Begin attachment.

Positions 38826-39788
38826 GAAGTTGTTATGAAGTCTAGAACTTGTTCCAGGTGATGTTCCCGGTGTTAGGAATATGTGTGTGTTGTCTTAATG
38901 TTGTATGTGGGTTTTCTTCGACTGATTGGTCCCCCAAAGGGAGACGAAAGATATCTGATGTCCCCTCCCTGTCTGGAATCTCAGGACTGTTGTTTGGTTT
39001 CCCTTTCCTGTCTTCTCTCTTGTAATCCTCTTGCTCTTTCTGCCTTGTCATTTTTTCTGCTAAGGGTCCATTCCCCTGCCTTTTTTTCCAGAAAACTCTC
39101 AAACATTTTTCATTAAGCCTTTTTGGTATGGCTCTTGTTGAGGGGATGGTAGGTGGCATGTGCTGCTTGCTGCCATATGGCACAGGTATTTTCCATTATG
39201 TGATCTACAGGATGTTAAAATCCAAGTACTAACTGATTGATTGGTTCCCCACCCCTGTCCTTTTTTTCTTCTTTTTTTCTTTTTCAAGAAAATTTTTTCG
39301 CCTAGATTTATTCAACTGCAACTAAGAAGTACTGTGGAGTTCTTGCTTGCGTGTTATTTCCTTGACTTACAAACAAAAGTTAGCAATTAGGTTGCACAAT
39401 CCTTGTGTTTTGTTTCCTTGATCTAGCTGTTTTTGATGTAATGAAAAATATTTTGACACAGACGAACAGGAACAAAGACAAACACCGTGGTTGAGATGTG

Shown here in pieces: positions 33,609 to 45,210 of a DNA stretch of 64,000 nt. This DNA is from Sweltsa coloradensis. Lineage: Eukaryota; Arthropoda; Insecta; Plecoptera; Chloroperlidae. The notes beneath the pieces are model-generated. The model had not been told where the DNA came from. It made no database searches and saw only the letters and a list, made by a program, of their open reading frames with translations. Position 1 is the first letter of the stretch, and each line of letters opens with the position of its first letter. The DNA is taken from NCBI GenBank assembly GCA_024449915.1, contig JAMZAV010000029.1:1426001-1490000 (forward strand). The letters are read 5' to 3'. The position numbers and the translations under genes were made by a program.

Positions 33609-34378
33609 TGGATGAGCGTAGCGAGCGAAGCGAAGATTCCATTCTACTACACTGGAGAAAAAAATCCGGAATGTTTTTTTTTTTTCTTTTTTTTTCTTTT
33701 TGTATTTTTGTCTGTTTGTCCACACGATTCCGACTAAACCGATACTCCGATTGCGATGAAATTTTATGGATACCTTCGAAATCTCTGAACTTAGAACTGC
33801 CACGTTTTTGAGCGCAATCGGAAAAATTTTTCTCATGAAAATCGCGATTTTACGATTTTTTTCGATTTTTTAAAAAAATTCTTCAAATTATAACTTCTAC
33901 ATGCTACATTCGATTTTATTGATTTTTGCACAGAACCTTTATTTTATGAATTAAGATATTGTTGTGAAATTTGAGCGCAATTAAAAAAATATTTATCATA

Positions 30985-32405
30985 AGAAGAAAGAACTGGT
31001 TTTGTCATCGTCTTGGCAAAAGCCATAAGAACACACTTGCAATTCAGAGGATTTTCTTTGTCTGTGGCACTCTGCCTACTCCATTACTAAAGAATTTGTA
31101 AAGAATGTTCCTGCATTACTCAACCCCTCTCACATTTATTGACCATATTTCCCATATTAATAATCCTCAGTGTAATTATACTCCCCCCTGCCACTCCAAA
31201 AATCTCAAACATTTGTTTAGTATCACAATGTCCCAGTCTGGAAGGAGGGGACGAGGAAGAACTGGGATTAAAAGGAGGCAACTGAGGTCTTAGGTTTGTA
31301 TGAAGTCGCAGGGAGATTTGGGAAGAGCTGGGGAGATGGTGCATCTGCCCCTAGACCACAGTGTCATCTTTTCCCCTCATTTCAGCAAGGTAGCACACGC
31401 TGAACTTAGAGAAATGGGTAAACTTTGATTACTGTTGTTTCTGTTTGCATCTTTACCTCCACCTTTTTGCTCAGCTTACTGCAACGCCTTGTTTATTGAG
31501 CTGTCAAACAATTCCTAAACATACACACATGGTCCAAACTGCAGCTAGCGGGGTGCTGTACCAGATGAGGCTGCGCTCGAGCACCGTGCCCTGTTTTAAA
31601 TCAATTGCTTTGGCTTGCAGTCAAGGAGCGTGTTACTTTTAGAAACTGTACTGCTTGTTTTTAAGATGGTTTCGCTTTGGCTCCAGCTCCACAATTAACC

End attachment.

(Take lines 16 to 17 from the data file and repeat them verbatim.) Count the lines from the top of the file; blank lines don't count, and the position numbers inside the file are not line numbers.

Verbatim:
30985 AGAAGAAAGAACTGGT
31001 TTTGTCATCGTCTTGGCAAAAGCCATAAGAACACACTTGCAATTCAGAGGATTTTCTTTGTCTGTGGCACTCTGCCTACTCCATTACTAAAGAATTTGTA